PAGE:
Australian Treasurer Josh Frydenberg gave a “sobering” account of the economic damage the nation has sustained from the CCP virus, revealing some of the worse deficits on record.
In a ministerial statement on what was meant to be the federal budget day, Frydenberg said that the Australian economy is set to drop $50 billion in the June quarter.
The complete 2020-21 budget analysis has been pushed back to Oct. 6, as the government consolidates the financial costs of the CCP (Chinese Communist Party) virus, commonly known as novel coronavirus.
Australia is predicted to experience a 10 percent drop in GDP in the June quarter—a record fall—while the global economy is predicted to contract by 3 percent this year, surpassing the decrease seen during the 2009 Global Financial crisis.
China, Italy, France, and Spain have all experienced their biggest quarterly falls on record this year so far.
Social distancing orders, restrictions on non-essential workers, and stand-downs have stifled cash flow. Over the next three months, unemployment is estimated to rise by 5 percent, and within the June quarter, it is expected to hit 10 percent overall, which is 1.4 million people.
“In April, surveys showed that job ads halved and activity in the construction, manufacturing and the services sector had their largest ever monthly falls,” Frydenberg said.
The aviation industry has been severely impacted since Australia closed its borders to China on Feb. 1, and banned all other overseas travel on March 24. Domestic and international air travel is down by more than 97 percent.
The most noticeable difference was seen at Brisbane airport where at least 30,000 passengers passed through “on Easter Sunday last year, compared to just 31 passengers this year,” Frydenberg said.
One of the biggest airline companies Virgin Australia went into administration on April 21. Also, Qantas Airways, the flagship carrier of Australia, stood down 20,000 staff in March due to decreased revenue.
Greens senator Peter Whish-Wilson called for the government to invest in infrastructure, clean energy, and communities.
“Our economy is a money tree. If you water it, it will grow,” he told parliament.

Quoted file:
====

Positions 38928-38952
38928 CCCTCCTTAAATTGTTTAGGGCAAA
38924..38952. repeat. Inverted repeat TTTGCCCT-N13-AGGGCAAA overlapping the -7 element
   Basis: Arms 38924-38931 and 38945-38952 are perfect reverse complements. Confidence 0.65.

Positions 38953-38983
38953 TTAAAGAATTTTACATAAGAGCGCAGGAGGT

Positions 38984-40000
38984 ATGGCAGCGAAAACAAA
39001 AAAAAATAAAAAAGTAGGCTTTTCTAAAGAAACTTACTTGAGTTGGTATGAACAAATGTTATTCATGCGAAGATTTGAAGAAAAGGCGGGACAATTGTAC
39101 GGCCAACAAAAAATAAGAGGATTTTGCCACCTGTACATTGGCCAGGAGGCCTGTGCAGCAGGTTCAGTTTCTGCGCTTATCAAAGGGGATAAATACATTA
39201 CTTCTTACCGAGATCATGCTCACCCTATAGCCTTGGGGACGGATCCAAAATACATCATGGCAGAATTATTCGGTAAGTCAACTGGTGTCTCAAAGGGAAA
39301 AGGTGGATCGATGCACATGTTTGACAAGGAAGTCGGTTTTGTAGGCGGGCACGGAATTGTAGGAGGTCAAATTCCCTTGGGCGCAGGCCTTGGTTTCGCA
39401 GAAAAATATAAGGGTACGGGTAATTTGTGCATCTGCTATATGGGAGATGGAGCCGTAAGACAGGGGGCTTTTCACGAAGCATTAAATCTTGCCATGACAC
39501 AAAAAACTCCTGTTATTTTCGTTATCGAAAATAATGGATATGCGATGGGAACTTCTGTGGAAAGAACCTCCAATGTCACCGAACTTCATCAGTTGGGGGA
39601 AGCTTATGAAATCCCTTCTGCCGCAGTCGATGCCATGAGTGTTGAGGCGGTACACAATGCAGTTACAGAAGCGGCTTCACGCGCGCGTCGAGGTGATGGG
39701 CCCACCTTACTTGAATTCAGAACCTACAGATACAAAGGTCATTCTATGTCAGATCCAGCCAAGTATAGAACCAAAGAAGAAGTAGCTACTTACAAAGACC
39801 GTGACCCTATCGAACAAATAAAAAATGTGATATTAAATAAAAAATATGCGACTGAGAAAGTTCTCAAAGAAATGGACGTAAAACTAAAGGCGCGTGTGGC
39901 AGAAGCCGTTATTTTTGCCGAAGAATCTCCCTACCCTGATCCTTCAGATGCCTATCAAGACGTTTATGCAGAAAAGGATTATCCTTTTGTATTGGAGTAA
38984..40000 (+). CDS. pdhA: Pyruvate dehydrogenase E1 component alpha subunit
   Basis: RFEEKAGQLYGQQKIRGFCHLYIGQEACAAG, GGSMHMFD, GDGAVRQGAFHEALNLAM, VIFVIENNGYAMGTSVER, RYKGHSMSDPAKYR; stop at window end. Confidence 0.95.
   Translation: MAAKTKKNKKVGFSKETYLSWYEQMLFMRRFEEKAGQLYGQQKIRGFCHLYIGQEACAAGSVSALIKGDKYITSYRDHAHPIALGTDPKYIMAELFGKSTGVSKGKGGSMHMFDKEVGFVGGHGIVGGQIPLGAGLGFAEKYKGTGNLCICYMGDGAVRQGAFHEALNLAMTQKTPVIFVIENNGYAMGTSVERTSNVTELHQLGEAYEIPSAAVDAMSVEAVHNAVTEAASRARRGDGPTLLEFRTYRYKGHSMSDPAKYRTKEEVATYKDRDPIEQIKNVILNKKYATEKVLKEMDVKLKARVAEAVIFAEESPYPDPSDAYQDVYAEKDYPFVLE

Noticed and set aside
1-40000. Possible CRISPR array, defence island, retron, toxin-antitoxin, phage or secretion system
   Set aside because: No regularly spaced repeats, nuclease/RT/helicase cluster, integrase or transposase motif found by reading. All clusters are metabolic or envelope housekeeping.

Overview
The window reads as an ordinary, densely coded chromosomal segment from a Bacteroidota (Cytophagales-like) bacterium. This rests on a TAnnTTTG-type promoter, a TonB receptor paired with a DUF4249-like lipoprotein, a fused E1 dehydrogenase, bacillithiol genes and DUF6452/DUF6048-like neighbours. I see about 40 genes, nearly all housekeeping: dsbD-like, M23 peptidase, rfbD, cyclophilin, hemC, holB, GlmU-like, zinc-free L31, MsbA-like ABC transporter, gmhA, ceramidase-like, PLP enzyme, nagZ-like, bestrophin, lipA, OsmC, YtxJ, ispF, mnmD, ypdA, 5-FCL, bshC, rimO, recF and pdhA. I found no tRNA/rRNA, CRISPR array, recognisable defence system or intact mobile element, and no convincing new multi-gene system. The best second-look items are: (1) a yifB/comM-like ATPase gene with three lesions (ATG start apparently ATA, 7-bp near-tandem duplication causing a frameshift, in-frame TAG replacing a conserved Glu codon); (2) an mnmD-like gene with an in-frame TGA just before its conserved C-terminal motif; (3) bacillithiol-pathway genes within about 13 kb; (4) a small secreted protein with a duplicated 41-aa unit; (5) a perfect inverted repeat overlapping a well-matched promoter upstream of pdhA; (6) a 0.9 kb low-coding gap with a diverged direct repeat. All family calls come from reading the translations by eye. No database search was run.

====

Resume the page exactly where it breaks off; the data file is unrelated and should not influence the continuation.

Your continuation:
Building Bridge to Recovery Phase
On May 8 the national cabinet agreed on a three-stage “roadmap” to a “COVIDSafe” Australia, which will see states and territories ease restrictions at their own pace, with all reaching step three by July.
The treasury estimates that by just stage one being lifted across all states and territories it will lead to more than 250,000 people going back to work, and the GDP will see a boost of at least $3 billion (US$1.9 billion).
He went on to explain that “these improvements in the economy depend on us continuing to follow the health advice.”
“Failing to do so could see restrictions re-imposed at a loss of more than $4 billion per week to the economy,” he said.
Victoria has been the last state to ease restrictions. Premier Daniel Andrews announced that from May 13 Victorians were allowed to visit friends and family with gatherings of up to 10 people outdoors, and 5 in homes.
Schools are scheduled to open in Victoria in early June.
Opening schools will help pump $2.2 billion into the Australian economy.
“The relaxation of travel restrictions is expected to contribute around $700 million,” Frydenberg said.
By the time all states and territories reach the third stage of the progressive reopening the economy will be growing by $9.4 billion a month and 850,000 more Australians will be back in work.
“Our ability to handle this crisis has once again reminded Australians of the importance of a strong and stable financial position which must always be a primary responsibility of government,” the treasurer said.
Frydenberg Gets Tested After Coughing Fit
Frydenberg coughed several times during a parliamentary speech about Australia’s economic situation on May 12 and later sought the advice of a deputy chief medical officer. He was tested for COVID-19, and the results came back negative this morning.
Yesterday I was tested for COVID-19 out of an abundance of caution on the advice of the Deputy Chief Medical Officer. This morning I received the result of the test which was negative.
— Josh Frydenberg (@JoshFrydenberg) May 12, 2020
Shadow treasurer Labor’s Jim Chalmers said it was clear coronavirus was a “diabolical pandemic with devastating economic consequences”.
“Yet all we got today is a cut and paste of what the government has already said and what Australians already knew,” he told parliament.
“If only the treasurer had coughed up some detail or a plan.”